Tuesday, April 30, 2013

Finding your own voice. [Hint: it's not lost.]

I’ve come to the realization that there are only so many things a voice teacher can teach. I can teach optimal singing posture. I can demonstrate how to form proper vowels. I’ve even been known to tell students that they’ve been breathing wrong their whole lives.

One thing I can’t teach, though, is how to find your own voice. There is no road map to finding a unique voice. There’s no correct way to becoming comfortable and confident with the voice you have. But I wouldn’t leave you hanging like that. I’d be lying if I said “this is what you should do.” Instead, I’ll share with you what I did in hopes it’ll work for you.

Know Your Range
 photo ID-10076828_zps741c79e2.jpgWithout getting too technical, range just means how the space between the highest and lowest pitches you can sing. A lot of you probably already knew that, but I didn’t want to exclude any rookies out there. As a singer, it’s essential that you have a clear idea of the pitches you can comfortably sing in chest voice and head voice (falsetto). You must know which are out of reach, and which ones are in your “sweet spot” (usually near the high point of your range where you can belt them).

Once you have an idea of which part on the vocal spectrum you lie, you can work on gradually expanding your range. This is best done under the supervision of an instructor who can help you avoid damaging your voice. Its also worth noting that everyone is limited by their own biology to some extent.

Choose Your Role Models Wisely
Most of us don’t know what we want our voices to sound like, but we do know who we want to sound like. One of the pitfalls we encounter is that we don’t have a clear idea of what our vocal heroes really sound like. Nowadays, just about every music producer on the planet digitally perfects a singer’s voice. When we hold our own voices against the ones we hear on our iPods, we will inevitably fall short.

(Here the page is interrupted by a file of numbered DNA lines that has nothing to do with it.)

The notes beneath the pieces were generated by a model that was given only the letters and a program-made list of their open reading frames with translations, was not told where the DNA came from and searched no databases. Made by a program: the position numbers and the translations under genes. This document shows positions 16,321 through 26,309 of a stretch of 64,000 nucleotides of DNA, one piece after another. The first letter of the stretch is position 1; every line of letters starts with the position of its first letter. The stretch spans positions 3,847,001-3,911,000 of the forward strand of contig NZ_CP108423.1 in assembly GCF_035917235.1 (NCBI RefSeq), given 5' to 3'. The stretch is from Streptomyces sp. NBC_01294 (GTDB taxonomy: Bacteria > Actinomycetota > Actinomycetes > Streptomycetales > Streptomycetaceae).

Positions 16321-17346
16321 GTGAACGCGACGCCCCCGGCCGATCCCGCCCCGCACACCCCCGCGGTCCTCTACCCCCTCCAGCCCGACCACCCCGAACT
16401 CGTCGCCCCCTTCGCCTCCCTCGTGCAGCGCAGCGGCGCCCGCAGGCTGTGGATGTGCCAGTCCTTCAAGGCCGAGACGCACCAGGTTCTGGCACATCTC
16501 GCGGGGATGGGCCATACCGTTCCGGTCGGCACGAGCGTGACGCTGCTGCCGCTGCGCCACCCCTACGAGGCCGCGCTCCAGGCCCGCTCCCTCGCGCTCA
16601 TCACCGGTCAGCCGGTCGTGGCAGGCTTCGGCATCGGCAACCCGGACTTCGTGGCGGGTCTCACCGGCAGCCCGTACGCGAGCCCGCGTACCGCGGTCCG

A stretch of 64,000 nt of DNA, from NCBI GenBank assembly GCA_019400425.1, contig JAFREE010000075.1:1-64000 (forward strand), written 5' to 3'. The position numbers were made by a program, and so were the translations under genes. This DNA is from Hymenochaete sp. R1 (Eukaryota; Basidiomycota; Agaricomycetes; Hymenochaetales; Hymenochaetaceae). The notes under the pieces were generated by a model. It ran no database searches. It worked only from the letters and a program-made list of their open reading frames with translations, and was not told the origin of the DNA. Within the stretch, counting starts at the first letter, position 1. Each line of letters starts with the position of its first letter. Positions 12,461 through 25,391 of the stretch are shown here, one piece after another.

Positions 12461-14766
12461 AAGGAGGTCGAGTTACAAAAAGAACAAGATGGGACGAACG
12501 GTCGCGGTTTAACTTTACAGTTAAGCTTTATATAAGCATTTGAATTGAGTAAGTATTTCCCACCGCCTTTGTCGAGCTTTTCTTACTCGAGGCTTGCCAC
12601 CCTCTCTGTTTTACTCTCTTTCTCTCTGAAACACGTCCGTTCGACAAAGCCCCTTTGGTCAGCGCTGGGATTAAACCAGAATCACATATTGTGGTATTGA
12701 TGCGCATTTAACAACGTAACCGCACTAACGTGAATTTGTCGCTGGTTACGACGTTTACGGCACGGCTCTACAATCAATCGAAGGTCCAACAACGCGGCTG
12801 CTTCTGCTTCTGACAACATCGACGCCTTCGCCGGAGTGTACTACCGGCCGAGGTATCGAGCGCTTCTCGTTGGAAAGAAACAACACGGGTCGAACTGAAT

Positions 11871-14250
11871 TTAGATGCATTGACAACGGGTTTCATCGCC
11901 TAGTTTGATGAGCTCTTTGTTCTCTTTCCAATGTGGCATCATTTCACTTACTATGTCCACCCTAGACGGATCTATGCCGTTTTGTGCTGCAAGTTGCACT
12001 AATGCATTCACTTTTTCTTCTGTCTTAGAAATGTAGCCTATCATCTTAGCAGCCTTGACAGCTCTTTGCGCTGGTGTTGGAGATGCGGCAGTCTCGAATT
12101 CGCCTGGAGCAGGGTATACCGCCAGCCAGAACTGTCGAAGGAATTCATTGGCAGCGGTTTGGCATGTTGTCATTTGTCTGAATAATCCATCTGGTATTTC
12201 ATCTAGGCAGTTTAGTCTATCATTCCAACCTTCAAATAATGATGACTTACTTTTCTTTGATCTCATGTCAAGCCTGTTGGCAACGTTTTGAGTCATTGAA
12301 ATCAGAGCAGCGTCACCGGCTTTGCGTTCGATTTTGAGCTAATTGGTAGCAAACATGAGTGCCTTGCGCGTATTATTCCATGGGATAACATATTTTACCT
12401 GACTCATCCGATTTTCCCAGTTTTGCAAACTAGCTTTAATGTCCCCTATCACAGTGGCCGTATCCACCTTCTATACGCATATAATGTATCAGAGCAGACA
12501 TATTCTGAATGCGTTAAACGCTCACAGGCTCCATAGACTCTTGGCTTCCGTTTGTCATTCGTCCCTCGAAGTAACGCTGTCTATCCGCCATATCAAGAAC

One solution is to use live recordings as your standard for what a singer really sounds like. You may be surprised just how awful someone can sound on stage compared to their CD. Listen carefully when comparing the two: does the singer embellish when singing live? Does he/she sing with the same amount (or even more) energy and passion when on stage? Could you close your eyes and immediately recognize his/her unique vocal style?

Sing From the Heart
It’s all well and good to admire a singer’s voice. It’s even fine to imitate and learn from their performances. Be aware that the flip side of the coin is to understand that you will never sound just like them. Nor should that be your goal. You will only ever sound like you...and that’s a good thing. Embrace your own voice, along with all its flaws and imperfections, because this is what makes it unique.

Relax, Go Do It
Finally, the best thing to do when searching for your voice is simply to sing more. Don’t limit yourself to just the shower or car; sing in public and with other people. You can join a choir or a church group, or just grab a tambourine and head on down to bonfire night with the local hippies. Look for vocalist meetings and workshops on websites like meetup.com. Or, just wing it and try to start a musical group of your own design. Endless opportunities await those with the courage to seek them out.

Jason Campbell is a voice coach and piano teacher who blogs about all things music at IvoryMan. Book a lesson with him on The ZOEN or follow him on Facebook.

1 comment:

  1. when feelings are bad singing will be very bad, how do I keep feeling so good and then singing well?


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